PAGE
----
Imagine it’s the year 2000. You’re a freelance writer and you work for every major corporation on the block.
A time machine (a TARDIS for you nerds out there), appears in your home office and out steps me. Before you grab your Louisville Slugger, I hand you a special device that both acts as a cell phone and a high-powered PDA (personal data assistant for those who can’t remember).
This is before the advent of Facebook, so all you can do with the device is access e-mail, basic early aughts internet, messaging, texts, your calendar, and your Rolodex. It’s basically your cell phone, your iPod, your pocket calendar, and your computer and it fits in your pocket.
Your productivity soars. You’re no longer missing appointments and deadlines. You’re able to work on the go (you can tether this thing to your laptop? WTF?!). And you won’t ever forget a contact number or the name of your client.
Fast forward to 2019. That same productivity booster I gave you in 2000 is now a horrible time sink.
Very little has changed about the device. All the same productivity features are there in your pocket. But one crucial difference has sucked your attention and wasted all your time.
Social media. Principally Facebook.
Even when you’re not on social media, you’re constantly thinking about that thing you posted about and who might have liked it or hated it. Your productivity sank to dismal levels. You almost wish you could go back to before I gave you the device, to the good old days when life was simple.
Don’t think this is true? This experience is pretty common (well, not the time traveling…yet). Here’s why I deleted my Facebook app and why you should too.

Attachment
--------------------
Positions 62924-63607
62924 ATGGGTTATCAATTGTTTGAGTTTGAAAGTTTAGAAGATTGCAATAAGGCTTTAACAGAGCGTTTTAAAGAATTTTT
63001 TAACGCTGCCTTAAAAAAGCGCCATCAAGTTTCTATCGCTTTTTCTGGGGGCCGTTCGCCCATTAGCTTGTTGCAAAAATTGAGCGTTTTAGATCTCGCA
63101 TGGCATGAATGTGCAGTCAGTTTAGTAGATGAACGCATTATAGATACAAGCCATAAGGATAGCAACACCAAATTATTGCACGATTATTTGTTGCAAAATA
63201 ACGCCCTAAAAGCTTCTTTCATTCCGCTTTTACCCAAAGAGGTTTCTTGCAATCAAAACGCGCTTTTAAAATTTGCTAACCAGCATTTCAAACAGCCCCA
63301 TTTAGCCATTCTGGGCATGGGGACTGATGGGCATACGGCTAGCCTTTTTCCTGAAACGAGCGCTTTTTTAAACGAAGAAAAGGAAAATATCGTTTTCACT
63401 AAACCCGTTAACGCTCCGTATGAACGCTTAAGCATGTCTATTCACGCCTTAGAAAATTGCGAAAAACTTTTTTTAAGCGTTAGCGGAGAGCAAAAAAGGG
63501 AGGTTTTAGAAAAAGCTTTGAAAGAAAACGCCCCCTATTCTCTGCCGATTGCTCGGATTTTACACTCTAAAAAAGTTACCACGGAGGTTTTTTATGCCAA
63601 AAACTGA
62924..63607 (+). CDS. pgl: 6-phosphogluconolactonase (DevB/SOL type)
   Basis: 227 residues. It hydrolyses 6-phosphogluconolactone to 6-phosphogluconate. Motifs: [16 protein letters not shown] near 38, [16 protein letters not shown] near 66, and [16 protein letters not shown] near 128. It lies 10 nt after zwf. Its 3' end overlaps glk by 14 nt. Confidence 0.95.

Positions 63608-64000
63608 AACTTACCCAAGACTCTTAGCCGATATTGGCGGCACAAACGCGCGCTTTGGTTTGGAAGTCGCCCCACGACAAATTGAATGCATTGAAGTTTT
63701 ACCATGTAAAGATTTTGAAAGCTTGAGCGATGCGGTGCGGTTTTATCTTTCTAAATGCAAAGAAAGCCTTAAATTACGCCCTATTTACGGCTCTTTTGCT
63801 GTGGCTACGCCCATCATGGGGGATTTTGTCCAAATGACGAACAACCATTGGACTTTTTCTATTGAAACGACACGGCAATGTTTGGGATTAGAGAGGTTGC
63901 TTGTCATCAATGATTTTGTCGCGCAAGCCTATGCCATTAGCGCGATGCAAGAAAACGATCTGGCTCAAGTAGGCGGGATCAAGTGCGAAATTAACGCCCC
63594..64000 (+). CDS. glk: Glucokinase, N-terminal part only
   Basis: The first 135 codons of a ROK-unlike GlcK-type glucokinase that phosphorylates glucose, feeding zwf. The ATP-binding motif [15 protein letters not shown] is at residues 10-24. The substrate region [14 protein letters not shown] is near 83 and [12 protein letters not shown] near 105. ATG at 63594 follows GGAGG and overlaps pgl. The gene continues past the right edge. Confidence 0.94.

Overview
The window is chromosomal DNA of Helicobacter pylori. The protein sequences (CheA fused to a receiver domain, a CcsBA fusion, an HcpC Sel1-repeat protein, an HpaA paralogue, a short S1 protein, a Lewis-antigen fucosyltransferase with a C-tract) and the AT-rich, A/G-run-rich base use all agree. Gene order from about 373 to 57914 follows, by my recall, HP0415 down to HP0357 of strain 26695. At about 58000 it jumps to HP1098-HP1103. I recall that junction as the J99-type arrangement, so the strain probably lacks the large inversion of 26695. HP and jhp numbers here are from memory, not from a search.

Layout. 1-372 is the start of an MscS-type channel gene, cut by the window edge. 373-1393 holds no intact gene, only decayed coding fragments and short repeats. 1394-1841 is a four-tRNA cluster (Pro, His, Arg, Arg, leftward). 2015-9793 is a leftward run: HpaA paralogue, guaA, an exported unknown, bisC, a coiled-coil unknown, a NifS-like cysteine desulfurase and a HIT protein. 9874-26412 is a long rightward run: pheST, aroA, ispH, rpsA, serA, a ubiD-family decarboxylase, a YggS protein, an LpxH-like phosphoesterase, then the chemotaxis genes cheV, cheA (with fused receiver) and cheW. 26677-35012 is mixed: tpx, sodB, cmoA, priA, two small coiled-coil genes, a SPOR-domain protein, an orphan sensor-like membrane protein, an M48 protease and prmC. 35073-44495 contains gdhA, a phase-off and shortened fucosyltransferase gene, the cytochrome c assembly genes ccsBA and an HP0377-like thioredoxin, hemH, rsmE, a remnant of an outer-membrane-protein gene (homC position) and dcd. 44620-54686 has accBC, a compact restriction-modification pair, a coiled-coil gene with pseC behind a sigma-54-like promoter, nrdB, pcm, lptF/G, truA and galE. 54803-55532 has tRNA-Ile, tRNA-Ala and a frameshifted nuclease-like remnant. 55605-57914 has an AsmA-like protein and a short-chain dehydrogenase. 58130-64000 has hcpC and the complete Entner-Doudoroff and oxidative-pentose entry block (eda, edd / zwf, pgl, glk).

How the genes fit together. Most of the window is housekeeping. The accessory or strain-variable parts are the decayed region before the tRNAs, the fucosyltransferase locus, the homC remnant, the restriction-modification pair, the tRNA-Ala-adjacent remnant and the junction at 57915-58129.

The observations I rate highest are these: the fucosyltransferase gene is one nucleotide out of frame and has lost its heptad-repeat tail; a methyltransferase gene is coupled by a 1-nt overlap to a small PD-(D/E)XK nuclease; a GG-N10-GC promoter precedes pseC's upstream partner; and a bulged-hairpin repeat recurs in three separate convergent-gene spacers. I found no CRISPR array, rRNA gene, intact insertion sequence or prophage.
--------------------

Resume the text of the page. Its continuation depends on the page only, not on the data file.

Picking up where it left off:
1. We Are All Time Wasters Now
Facebook isn’t social media as much as it is entertainment media. How much actual socializing do you do on Facebook? Does laughing at a meme count as social? I really doubt it.
Teens spend nine hours a day on social media. That’s more time than people spent watching TV in the 90s.
The average person spends only two hours a day actually on social media. If you extrapolate that over a lifetime, that’s over five years of life wasted on empty likes and laughs. That’s five years you’re giving to Zuckerberg and the like so that they can line their pockets.
And how much is social media distracting you from what you really should be concentrating on? Your business, your family, your precious life.
Instead of clicking on some useful link, learning about how to hone your SEO skills or increasing your marketing knowledge, you’re laughing at the latest cat video. What is your life, really?
2. The Conversation
I recall the moment I woke up. My wife told me about her coworker who still doesn’t have a smart phone.
We both said, “how does he do that?” And then I started thinking about what it would be like to abandon my smart phone.
The Things I’d Carry
I’d have to start carrying a digital camera and a pocket calendar. I’d need an iPod or a portable CD player or a Walkman. I’d need to buy a calculator (or dig out my old calculator watch).
And where in the world would I find physical maps? I don’t even know anymore. Can you even print out maps on Mapquest.com still? (I don’t even know if my printer still works…)
If I wanted to play games on the go, I’d have to find a GameBoy of some sort. I’d need to dig out my old Maglite and replace the batteries.
As I made a mental list, I realized just how effing powerful this device in my pocket really was.
I began to cringe. Why? Because the thing I principally used this device that’s more powerful than the computer used on the Apollo space missions was entertainment. More specifically, Facebook.
I then made a pact with myself. I’d do the hard thing. I’d delete
I did it. Now my device is a PDA with cell-phone capabilities. And my life is sooo much better.
Now, instead of grabbing my cell phone when I wake up and mindlessly scrolling and laughing, I’m meditating. Instead of thinking about the post I just created, my mind is free to be creative and productive.
Free your mind. Delete your Facebook app. Use technology responsibly.